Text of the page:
||Sign up for
more great advice on:
Here are some more excellent recommendations for summer reading:
With gas prices at an all time high, this summer is a great time to learn about different cultures through books.
An added bonus is that many colleges will ask you on the application or during the interview what you've read,
so make it something you really enjoyed and can talk about. Reading is also a great way to improve SAT scores.
Here are a few great reads by country:
Crime and Punishment by Fyodor Dostoevsky
If you liked the movie Matchpoint by Woody Allen, you'll love C&P.
I read it in college with initial dread, but once I started reading it, I was hooked.
A lot has been written about Germany and how the Holocaust impacted the Jews and other victims,
but what was Germany like for ordinary Germans during and after the Holocaust?
The following three books give interesting insight into Germany during and after World War II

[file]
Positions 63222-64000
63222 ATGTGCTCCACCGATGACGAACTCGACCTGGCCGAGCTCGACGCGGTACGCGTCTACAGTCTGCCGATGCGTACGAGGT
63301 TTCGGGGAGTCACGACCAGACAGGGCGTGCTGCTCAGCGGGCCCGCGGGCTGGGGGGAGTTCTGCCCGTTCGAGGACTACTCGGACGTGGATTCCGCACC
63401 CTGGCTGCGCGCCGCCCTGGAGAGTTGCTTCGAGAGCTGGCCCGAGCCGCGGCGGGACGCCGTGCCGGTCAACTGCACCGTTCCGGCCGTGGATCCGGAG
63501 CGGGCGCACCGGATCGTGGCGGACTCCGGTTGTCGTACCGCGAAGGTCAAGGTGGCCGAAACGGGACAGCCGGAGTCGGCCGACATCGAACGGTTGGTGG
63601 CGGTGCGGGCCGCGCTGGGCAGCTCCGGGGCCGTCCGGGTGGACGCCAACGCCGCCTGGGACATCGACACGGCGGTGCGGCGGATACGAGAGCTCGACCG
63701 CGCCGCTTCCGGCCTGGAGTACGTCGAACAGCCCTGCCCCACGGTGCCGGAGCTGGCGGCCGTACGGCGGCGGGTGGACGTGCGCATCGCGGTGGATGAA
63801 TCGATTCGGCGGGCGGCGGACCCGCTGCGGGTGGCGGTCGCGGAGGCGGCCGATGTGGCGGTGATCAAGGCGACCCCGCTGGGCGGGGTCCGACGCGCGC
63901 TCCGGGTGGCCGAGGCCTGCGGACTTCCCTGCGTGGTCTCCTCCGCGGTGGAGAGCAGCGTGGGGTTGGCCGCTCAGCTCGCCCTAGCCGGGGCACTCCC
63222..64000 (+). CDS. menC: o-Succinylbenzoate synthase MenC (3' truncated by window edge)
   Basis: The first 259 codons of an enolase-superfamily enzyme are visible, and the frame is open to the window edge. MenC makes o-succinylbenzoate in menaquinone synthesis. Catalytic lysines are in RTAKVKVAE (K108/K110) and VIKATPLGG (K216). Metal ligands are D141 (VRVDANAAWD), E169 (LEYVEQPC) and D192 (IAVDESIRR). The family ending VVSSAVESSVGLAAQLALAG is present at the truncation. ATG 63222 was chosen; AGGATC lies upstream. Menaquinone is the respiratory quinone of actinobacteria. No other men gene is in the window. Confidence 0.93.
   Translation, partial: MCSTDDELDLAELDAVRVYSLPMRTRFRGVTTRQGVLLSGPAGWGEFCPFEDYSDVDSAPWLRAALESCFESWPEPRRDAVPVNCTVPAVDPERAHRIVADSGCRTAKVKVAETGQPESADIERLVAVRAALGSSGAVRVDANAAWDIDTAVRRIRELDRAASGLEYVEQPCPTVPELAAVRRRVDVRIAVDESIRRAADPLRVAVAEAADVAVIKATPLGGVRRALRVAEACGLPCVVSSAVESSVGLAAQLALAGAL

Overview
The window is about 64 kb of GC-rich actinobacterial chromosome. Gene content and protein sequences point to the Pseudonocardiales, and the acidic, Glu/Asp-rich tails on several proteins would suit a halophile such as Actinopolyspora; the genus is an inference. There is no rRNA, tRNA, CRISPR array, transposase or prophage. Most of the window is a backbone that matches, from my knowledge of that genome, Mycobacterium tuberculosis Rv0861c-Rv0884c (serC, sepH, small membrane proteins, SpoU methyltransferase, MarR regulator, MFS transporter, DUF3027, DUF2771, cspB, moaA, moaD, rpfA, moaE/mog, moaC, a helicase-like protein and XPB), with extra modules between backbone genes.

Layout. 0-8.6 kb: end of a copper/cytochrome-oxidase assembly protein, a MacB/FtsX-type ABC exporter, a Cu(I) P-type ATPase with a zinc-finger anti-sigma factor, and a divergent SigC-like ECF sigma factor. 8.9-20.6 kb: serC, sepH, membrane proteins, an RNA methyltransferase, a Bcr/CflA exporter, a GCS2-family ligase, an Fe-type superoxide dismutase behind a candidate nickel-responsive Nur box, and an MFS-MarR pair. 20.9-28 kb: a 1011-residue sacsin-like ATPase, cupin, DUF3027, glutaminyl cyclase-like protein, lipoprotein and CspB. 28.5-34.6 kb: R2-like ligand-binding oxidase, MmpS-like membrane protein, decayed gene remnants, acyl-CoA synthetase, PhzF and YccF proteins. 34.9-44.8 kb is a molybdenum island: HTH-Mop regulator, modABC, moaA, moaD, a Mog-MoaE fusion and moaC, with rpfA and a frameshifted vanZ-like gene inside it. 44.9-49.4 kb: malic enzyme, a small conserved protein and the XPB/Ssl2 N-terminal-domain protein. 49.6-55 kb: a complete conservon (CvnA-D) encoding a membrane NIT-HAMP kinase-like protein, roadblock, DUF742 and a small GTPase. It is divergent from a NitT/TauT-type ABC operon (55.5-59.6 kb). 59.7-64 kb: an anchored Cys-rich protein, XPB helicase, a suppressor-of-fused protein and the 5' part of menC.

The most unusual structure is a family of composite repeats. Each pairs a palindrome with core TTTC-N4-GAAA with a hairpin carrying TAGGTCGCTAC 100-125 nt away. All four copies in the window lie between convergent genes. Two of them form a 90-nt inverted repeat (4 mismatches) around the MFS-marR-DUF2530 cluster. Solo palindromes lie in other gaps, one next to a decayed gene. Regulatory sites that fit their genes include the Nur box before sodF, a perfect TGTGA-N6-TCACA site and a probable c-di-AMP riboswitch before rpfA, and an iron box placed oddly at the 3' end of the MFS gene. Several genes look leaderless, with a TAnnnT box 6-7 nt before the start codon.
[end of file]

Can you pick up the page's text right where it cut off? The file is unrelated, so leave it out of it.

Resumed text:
from the German perspective.
The Book Thief by Marcus Zusak
Imagine "Death" as a person, narrating a story.
That's what Zusak does in this extraordinary tale of how books feed life
to a German girl and her family and friends during WWII.
The first 75 pages is a little weird because "Death" narrates the story,
but once you get past the idea, it's a wonderful read.
Stones from the River by Ursula Hegi
This book chronicles the life of Trudi Montag, a Zwerge or dwarf born between WWI and WWII.
As a dwarf, she knows what it means to be different and as the Nazi regime gains power
and she sees the negative impact it has on her small German town,
she must make difficult decisions about how to lead her life.
For some, it may start off slowly, but keep reading because it is a magnificent story
that will make you question your own actions in difficult times.
The Reader by Bernard Schlink
Set in post-WWII Germany, this story gives yet another perspective.
The prose is straight forward and reads like a memoir.
It describes how a 15-year-old boy's encounter with an older woman influences his life in numerous ways.
I don't want to give too much of the story away, but it's a relatively short book and a thought-provoking read.